Hotspots: Calder’s Flamingo
If you’ve walked North on State Street before, you’ve likely passed that gigantic, red object on Federal Plaza before and wondered what it was. It’s actually a sculpture called Calder’s Flamingo. This sculpture is by its namesake himself, Alexander Calder. It was officially presented to the public on October 25th, 1974. Calder’s flamingo is a unique red color known as “Calder’s Red.” With Chicago’s infamous weather and being an outside art piece, it had to be repainted in 2012. This abstract flamingo is a whopping 50 tons and 53 feet tall!
Alexander Calder was born in Pennsylvania to a family of many artists. In his early 20s, he was training to become a mechanical engineer, which you can see in the genius of his work. In the 1920s/30s, he was studying art in Paris. While in Paris, he was especially interested in the circus. Calder is known for his use of wire, as well as his mobiles and stabiles. His mobiles were pieces of art that had movement, whether from motors or air power, while his stabiles were stationary, like Calder’s Flamingo.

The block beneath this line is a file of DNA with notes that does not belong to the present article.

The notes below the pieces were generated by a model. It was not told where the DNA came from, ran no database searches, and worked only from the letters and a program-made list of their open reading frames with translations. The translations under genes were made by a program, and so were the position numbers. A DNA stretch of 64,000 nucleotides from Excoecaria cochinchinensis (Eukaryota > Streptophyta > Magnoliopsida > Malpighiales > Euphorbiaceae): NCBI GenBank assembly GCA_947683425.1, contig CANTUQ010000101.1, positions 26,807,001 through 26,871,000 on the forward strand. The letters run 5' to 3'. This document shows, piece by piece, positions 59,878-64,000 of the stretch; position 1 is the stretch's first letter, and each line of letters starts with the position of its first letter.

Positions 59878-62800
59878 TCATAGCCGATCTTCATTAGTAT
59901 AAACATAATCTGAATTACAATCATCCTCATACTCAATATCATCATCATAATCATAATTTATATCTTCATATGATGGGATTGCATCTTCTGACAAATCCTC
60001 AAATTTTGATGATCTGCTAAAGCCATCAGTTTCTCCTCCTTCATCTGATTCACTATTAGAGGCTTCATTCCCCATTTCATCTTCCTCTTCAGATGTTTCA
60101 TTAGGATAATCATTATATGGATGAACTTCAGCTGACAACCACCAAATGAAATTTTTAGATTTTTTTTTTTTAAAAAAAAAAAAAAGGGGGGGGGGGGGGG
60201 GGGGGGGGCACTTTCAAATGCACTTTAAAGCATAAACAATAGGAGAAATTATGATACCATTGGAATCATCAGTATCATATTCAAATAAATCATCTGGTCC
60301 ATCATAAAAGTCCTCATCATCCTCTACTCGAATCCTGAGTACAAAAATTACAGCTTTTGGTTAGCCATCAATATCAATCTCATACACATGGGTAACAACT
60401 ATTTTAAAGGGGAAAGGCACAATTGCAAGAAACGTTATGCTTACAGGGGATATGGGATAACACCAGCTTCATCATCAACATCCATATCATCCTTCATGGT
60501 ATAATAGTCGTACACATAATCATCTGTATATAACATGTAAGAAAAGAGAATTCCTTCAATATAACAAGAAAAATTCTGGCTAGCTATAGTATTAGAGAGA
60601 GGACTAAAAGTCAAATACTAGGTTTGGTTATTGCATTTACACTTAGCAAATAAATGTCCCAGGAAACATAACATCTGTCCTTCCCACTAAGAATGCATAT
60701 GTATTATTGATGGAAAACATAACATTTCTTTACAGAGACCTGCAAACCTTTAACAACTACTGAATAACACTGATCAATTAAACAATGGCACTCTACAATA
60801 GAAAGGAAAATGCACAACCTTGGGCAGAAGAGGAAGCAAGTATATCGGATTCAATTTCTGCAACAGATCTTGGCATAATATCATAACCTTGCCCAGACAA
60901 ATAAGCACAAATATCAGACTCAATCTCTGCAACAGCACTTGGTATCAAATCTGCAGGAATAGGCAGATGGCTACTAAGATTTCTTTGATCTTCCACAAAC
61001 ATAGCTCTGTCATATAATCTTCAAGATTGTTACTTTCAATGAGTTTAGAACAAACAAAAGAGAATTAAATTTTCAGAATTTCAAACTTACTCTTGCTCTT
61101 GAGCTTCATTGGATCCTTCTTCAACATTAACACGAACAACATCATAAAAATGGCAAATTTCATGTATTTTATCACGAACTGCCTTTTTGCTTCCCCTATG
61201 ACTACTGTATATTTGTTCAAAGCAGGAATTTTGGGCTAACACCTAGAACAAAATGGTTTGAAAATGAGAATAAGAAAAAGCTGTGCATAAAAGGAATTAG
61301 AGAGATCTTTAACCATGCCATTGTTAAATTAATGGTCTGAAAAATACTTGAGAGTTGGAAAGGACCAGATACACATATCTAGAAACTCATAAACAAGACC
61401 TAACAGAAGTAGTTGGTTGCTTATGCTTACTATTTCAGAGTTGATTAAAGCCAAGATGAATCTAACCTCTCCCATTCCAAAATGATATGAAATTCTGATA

Alexander Calder died in 1976 and is regarded as one of the most prolific artists of the twentieth century. Today, the nonprofit organization “Calder Foundation” preserves Calder’s legacy. You can learn more about the Calder Foundation here.